Three Simple Rules #2: Do Good - 19 Nov Worship at South Meriden Trinity UMC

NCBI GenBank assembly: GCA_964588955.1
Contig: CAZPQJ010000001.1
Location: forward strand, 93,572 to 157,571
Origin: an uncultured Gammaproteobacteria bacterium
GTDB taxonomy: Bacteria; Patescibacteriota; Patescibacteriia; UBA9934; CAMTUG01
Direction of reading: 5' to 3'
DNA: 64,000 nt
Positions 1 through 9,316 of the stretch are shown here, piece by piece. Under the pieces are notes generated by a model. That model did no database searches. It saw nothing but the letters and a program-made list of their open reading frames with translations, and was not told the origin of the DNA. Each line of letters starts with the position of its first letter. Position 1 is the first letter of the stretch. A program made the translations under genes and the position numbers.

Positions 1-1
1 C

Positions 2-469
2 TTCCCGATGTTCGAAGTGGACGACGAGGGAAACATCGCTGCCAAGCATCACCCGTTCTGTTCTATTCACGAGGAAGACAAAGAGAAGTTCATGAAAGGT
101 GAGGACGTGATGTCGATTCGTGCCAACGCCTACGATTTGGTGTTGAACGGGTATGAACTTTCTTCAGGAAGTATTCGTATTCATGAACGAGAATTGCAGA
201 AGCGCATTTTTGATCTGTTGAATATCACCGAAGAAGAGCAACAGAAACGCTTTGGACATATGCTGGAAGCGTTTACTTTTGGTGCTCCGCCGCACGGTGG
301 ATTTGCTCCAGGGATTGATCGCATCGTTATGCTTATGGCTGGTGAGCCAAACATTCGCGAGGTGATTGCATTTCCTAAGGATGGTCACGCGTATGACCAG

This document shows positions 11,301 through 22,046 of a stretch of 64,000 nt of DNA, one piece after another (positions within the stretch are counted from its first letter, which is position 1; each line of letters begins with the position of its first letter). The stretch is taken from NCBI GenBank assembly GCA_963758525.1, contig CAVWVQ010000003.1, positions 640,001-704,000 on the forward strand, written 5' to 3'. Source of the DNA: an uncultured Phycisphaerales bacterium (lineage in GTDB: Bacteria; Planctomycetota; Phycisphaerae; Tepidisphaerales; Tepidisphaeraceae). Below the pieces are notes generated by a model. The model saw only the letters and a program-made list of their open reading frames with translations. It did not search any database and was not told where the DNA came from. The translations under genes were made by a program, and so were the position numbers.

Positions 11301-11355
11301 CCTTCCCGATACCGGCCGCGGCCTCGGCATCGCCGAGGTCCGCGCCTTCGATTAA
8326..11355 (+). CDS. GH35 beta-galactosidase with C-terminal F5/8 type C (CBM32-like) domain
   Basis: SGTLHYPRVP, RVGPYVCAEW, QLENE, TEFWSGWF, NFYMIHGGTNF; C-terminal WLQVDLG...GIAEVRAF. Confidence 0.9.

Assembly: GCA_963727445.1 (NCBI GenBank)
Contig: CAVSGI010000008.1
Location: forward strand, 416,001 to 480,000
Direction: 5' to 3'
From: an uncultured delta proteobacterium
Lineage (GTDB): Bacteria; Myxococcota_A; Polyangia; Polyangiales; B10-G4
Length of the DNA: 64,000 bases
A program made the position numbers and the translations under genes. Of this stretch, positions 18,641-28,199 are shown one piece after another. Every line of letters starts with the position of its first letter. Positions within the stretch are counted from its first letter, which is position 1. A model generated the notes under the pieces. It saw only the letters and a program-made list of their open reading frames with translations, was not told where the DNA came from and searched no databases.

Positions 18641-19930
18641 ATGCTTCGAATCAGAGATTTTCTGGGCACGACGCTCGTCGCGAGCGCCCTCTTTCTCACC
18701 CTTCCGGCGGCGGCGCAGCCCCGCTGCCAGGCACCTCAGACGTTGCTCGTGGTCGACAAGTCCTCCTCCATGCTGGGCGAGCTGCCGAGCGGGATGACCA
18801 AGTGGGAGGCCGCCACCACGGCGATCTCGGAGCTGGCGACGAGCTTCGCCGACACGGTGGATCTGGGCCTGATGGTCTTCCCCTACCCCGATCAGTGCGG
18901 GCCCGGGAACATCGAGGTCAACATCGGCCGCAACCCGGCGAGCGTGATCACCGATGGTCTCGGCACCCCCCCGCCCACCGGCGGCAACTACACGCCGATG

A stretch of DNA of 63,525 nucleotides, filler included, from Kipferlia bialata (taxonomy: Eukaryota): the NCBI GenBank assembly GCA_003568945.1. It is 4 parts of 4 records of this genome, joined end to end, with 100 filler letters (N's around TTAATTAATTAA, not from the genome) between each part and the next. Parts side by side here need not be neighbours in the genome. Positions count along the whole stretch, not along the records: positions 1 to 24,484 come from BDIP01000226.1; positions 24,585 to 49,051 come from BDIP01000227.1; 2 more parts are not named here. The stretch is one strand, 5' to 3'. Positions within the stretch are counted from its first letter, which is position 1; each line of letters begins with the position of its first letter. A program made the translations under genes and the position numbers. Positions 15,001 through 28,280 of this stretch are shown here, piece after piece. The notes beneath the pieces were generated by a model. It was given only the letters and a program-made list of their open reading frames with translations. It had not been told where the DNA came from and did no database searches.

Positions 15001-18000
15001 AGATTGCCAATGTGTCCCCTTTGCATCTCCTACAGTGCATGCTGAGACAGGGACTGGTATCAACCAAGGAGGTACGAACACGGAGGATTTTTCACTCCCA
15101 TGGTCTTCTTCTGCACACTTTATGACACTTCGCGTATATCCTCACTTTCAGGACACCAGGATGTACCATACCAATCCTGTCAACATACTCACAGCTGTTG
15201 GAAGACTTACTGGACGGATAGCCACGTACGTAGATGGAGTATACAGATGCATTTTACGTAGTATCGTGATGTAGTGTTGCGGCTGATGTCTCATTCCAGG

Do Good - John Blossom - 19 November 2017 1 of 3 [PRAYER] [BLANK] I pray that all of your families and loved ones will be blessed this coming Thanksgiving, and I hope that your celebrations will be joyful and peaceful. We do have much to be thankful for, and I pray that Thanksgiving will be a day when you reflect on all the good that God gives us, and on all the good that God calls us to do, as we express our living faith. I hope that you got some good from my first sermon on the “Three Simple Rules” of Methodism, our General Rules that have been a part of the Methodist movement since its earliest days. [BOOK] Reuben Job’s book helps us to remember that these simple rules are still so important to our faith. After all, we can use some encouragement to do the things that are simple, but hard. I have developed a habit in recent years. [STOP SIGN] One day, I got a warning ticket for not coming to a complete stop at a stop sign. I had been becoming more spiritual, and that ticket helped me to see that I needed to make some changes in my attitudes and actions. So, I decided to make it a habit to come to a full and complete stop every time that I came to one. A simple rule, but at first it was hard to follow it all the time! I was so used to making exceptions for myself. Pretty quickly I began to see that I had made a habit of making exceptions for myself in many areas of my life. It turns out that this simple traffic rule was reminding me about my need for spiritual discipline. So now, when I am tempted to almost-kinda-sorta stop at a stop sign, that temptation gently reminds me who God wants me to be. [BLANK] It’s a simple habit, but it’s not always easy to do it every single time. Our three simple rules of Methodism remind us that it’s in repeating the simple things of our faith, again and again, consciously, persistently, insistently, that we find living, life-saving faith. Faith isn’t just a belief. It’s a habit. Do no harm. Do good. Stay in love with God. These are the habits that we need, day in and day out, to live in Jesus, so that when we need God the most, we’ll be in God already. [SECOND RULE] Do good. Wow, what could we want to do more than that! This church, like many United Methodist churches, is filled with people who love to do good. [BAZAAR] When I saw the amazing joy that people brought to our church bazaar this month, or making apple pies or chili earlier this fall, I saw people who know how to do good, again and again! When I see the warmth that everyone expresses to people during our passing of the peace, I see people who know how to do good. [MISSION] When I look at the faces from this church that lit up with joy on their mission trips to Nicaragua, or helping to renovate our Unity House home for refugee families, I see people who love to do good. We “get” doing good. That’s simple enough. But where are limits of doing good as a Christian? When is doing good...good enough? The Methodist answer to this question is simple, but not easy. [QUOTE] While it’s not clear that John Wesley said all of these exact words at one single time, he certainly made it clear many times that he believed every word of them: “Do all the good you can. By all the means you can. In all the ways you can. In all the places you can. At all the times you can. To all the people you can. As long as ever you can.” [BLANK] Do Good - John Blossom - 19 November 2017 2 of 3 Wow. How’s that for boundaries? That’s not just a now-and-again kind of good. That’s not just a “when I feel up to it” kind of good. That’s an all-in, all the time, everywhere, for everyone kind of good. Do good. Full stop. Period. Because that’s what God does. If we really believe in our salvation from sin and death through faith in Jesus Christ, if we really believe that our acceptance of Jesus Christ as our savior invites us to become new creations in Christ, true children of God, this is what our Christian faith really means! We are really, REALLY to be like Jesus! But before we start heading for the exits in panic, thinking that we’ll be exhausted for the rest of our lives, let’s remember what it is to be like Jesus. Jesus knew how to take care of himself. He fasted in a desert for forty days after his baptism, not to go on a diet, or to prove something to himself, but to take care of himself. He needed to purify his soul and his body with God’s love, so that when Satan came to tempt him, with everything that evil and worldly power could offer, doing the simple good that God wants in the world would be a no-brainer. He prayed alone quietly when he needed to. He went to weddings, to rejoice with people! He surrounded himself with disciples, and taught them how to be good together, so that the world would be filled with people being good like Jesus. Jesus knew that the habit of doing good was his best self-care! In other words, Jesus did good, and taught others to do good, because it was his passion. It was who he was. More than really stopping at stop signs, being good was not even a second nature for Jesus, but a first nature; his way of life. Doing good isn’t so much about the doing: it’s really about the being. When we choose to be a Methodist Christian, we choose to commit ourselves not just to activities, or causes, or fellowships, but to a way of life that is about becoming who we’re meant to be, together, a people who are really like Jesus, with Jesus, in Jesus, for the sake of God’s world. [EPHESIANS] The New Testament letter to the Ephesians explains this “becoming” part of our faith walk very well. Ephesians 2 says, “For by grace we have been saved through faith, and this is not our own doing; not the result of works, so that no one may boast. For we are God’s good workmanship, created in Christ Jesus for good works, which God prepared beforehand to be our way of life.” Through our faith, God’s grace, God’s undeserved gift of everlasting love, saves us from doing harm through sin; we can never save ourselves from it. We can’t “do” our way to salvation. But salvation through faith in God’s grace is just the beginning of becoming who we are meant to be. God’s good workmanship makes us a new creation in Christ, a new kind of person, a person who was meant to rejoice in doing good works as our way of life, forever. Notice those words “our” and “we.” To do good as a new creation in Christ is to be someone whose way of life will never be a solo shot. To do good is to be one of God’s very good creations who God has invited into God’s family since the beginning of time. If doing the good that God wants us to do sounds scary at times, remember this: it’s the only thing that makes us really alive, and it’s the only thing that will ever last into eternity. Everything else goes out the window. To do good is to be who you were meant to be, now, Do Good - John Blossom - 19 November 2017 3 of 3 and forever. [BLANK] Being good to do good, like Jesus, is powerful. It changes people. It changes the world. It makes people fearless, not hopeless; it makes people joyful, not bitter. It fills people with wonder, not envy. And, because doing real, godly good is so powerful, so transformative, so courageous, so joyful, so wonder-filled, because it calls us to be who we are, doing good has consequences. Jesus understood the consequences of doing good more than anyone else. In today’s reading from Mark’s gospel, Jesus is asked to heal a man’s withered hand on the Jewish Sabbath day. The Pharisees didn’t want Jesus healing people on the Sabbath. The Pharisees wanted to put boundaries on God’s power. so that they could have power. Jesus confronted the Pharisees with a simple question: is it right to do good, life-giving things on God’s sabbath day, or not? Are there boundaries to doing God‘s good, or not? Jesus destroyed the artificial boundaries that the Pharisees had set, and healed the man’s hand. Right away, the Pharisees began a plot to kill Jesus. Doing good does have consequences. But it makes us who God meant us to be. And that’s always good. It is, in fact, the best. Perhaps it’s the consequences that scare us the most about doing good. Perhaps we’re just not that into good as we thought we were. Sometimes doing good means that we leave unhealthy relationships behind, relationships that we relied on to get you through the day, as negative as they might have been. Sometimes the path that God has prepared to be our way of life leads us to places and people that are way beyond our everyday comfort zone, like the bedside of a dying relative who we feel has let us down, neighbors and strangers who we really don’t like but who need the healing touch of God, people thousands of miles away, in cultures radically different from our own, who need to feel the living presence of Jesus making a difference in their lives. Doing good makes us who we are meant to be, and it will take us where we never thought that we’d ever go. And that’s good. Who are you meant to be? What are the limits that you, your family, your culture, have put in your way, that prevent you from being who you were meant to be in Christ? What fears keep you from being that person who does nothing but good that God has prepared you to be? What doubts keep you from accepting Jesus as the way of life that you were meant to live in? Jesus calls to you now, in God’s Holy Spirit, to make being who you were meant to be in Christ your new habit, your best habit, and, through God’s grace, your only habit, for the rest of your life. Blow right past the Pharisees that live in your heart and in your life. Let God touch the withered hand that is your incompleteness, the world’s incompleteness, and allow the healing and saving power of Jesus Christ to begin the process of restoring God’s way of life to you, and to everyone. Be a Christian who makes doing good, and nothing but good, all the time, together, everywhere, for everyone, with no limits, through God’s grace and God’s grace alone, your only and eternal way of life! Do good! Do good! Do good! Do good! Do good! AMEN!